St. Raphael Counseling, founded in 2009, has partnered with Catholic Charities’ Sacred Heart Counseling (formerly Regina Caeli Clinical Services), which was established in 2011. The two are now one ministry under Catholic Charities of Denver sharing the name St. Raphael Counseling.

Licensed clinical psychologist Jim Langley, co-founder of St. Raphael’s, will serve as director.

“Frankly, it seemed kind of silly for two entities to be doing the same thing from the same pool of resources,” Langley told the Denver Catholic.  “I reached out to [Catholic Charities] … to see about removing obstacles. It really must have been from the Lord because there weren’t any big obstacles.”

The combined resources mean clients seeking care aligned with Catholic values will now have access to more therapists and locations: a total of 18 clinicians at 11 offices and six schools across the Front Range region, including Denver, Littleton and northern Colorado.

In the coming months, St. Raphael’s will accept more insurances and will introduce diagnostic testing for behavioral and learning disorders and Autism to families at affordable cost, Langley said.

“We are excited to welcome the team of psychologists from St. Raphael Counseling to Catholic Charities,” said Amparo García, interim president and CEO of Catholic Charities of Denver. “Under Dr. Langley’s guidance, and with his expertise and business acumen, the team has built a trusted and professional counseling service that is faithful to the Church and compassionate to those in need.

“We are optimistic that offering expanded services in a combined organization will provide an added benefit to the community.”

St. Raphael’s offers individuals, couples and families clinical counseling services for issues ranging from depression and anxiety to grief and addiction. It also offers marriage preparation, school counseling, psychological evaluations for seminary applicants, and counseling for priests and religious. It provides outreach and education through presentations and retreats that integrate psychology and spirituality.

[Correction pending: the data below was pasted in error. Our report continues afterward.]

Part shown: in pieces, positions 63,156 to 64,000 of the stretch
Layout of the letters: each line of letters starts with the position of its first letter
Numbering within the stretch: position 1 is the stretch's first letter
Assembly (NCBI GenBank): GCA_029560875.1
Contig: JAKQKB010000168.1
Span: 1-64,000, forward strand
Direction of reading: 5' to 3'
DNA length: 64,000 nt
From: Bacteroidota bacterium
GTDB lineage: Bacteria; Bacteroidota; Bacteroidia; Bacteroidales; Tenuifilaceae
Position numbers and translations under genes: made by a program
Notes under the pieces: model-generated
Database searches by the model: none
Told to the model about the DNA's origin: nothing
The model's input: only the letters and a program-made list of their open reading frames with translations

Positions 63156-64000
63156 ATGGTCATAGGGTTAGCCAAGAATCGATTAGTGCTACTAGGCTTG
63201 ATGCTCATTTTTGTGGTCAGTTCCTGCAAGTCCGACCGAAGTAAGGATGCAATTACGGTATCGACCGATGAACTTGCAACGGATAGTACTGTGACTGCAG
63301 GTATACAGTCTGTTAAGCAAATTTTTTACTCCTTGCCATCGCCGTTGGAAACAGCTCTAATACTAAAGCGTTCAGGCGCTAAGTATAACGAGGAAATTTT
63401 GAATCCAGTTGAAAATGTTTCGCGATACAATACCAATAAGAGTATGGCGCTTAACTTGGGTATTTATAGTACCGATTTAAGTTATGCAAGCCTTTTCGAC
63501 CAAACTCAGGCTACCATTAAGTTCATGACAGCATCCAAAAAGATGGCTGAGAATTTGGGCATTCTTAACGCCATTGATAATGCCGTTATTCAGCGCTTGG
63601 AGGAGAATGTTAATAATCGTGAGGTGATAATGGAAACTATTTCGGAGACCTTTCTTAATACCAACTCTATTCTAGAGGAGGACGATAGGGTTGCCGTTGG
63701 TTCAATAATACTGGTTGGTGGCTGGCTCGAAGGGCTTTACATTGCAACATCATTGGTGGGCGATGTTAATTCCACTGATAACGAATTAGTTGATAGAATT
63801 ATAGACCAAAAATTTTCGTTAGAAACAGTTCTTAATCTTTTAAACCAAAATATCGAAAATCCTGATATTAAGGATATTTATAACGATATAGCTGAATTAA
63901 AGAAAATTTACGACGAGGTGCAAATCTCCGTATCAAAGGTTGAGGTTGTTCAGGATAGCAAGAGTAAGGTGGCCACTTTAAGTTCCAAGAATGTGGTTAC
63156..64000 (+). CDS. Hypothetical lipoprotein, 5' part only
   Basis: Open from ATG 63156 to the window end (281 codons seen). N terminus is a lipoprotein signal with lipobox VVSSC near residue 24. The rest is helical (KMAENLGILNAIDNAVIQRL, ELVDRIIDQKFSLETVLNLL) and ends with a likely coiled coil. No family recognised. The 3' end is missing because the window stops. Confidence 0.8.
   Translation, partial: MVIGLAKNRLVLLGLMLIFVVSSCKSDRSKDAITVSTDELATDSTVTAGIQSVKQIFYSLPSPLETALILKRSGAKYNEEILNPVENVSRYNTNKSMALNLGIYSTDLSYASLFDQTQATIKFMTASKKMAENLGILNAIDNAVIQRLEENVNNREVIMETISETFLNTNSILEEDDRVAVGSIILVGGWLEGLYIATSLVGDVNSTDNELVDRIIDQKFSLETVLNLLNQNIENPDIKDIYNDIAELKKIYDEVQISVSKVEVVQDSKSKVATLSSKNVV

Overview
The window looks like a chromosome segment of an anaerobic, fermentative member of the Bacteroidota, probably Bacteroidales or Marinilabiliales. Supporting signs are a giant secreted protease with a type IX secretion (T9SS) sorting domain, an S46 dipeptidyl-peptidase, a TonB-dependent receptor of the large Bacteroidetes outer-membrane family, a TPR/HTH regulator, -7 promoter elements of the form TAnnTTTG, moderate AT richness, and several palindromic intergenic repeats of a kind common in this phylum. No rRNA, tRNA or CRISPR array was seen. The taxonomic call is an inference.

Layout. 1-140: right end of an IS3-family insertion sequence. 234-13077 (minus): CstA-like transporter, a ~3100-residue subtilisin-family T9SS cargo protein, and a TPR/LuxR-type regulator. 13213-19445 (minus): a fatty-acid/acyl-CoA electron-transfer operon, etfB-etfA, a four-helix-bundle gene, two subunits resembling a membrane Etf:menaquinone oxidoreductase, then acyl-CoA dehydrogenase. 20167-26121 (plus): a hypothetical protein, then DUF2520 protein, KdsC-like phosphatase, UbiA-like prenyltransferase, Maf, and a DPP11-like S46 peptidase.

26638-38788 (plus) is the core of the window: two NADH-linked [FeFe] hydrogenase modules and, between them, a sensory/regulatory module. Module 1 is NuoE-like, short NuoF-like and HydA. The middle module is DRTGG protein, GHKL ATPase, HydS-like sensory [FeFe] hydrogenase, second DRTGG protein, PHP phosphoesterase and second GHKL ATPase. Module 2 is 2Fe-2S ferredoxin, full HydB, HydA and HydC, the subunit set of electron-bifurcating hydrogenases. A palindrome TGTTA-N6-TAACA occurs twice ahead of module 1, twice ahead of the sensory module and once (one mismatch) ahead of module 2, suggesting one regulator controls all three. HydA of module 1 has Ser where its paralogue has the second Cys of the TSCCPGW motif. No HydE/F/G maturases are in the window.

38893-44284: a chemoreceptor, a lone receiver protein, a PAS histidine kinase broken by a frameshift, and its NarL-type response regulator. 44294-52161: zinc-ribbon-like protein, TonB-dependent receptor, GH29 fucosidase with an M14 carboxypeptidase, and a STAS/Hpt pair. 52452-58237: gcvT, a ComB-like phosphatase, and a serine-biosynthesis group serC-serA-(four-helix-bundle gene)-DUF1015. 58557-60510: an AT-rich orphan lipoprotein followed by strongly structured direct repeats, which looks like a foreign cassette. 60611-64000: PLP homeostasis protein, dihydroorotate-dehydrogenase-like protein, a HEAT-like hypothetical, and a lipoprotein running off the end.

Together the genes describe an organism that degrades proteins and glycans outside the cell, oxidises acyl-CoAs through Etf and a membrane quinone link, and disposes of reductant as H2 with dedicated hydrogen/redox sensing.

St. Raphael’s is named after the Archangel Raphael, who in the Old Testament Book of Tobit is sent by God to help the young man Tobias confront nature and evil. Raphael helps to bring healing to Tobias’ family. Of Hebrew origin, Raphael means “God heals.”

“The name was chosen very deliberately,” Langley said. “We [as therapists] are only instruments of God’s healing, God’s medicine; it’s ultimately God who heals.

“One of the ways the Lord has given us as a path to holiness is through our own brokenness,” he added. “We all have emotional wounds and the healing of these wounds helps us to become the saints God made us to be.

“We work with individuals and families to help them face their woundedness, their brokenness. We do it in a way that is supportive of their Catholic values and can leverage all the awesome, beautiful things about Catholic spirituality that can help us grow as people.”

The recent suicides of celebrity chef Anthony Bourdain and fashion designer Kate Spade show that no one is immune from depression and suicidal thoughts, Langley said.

“Even St. Therese [of Lisieux] said there were moments when she was tempted by the medicine bottle on the nightstand,” he noted about the saint who was named a Doctor of the Church in 1997. “We think of her as being a joyful saint, yet she too struggled immensely with depression.

“If people are struggling, they need help,” Langley said. “But counseling isn’t just for people with big issues. It’s also for those who have normal issues and are trying to have a healthy family life.

“There’s nobody who doesn’t need support and good human relationships.”

RAPHAEL COUNSELING

Visit: straphaelcounseling.com

Phone: 720-377-1359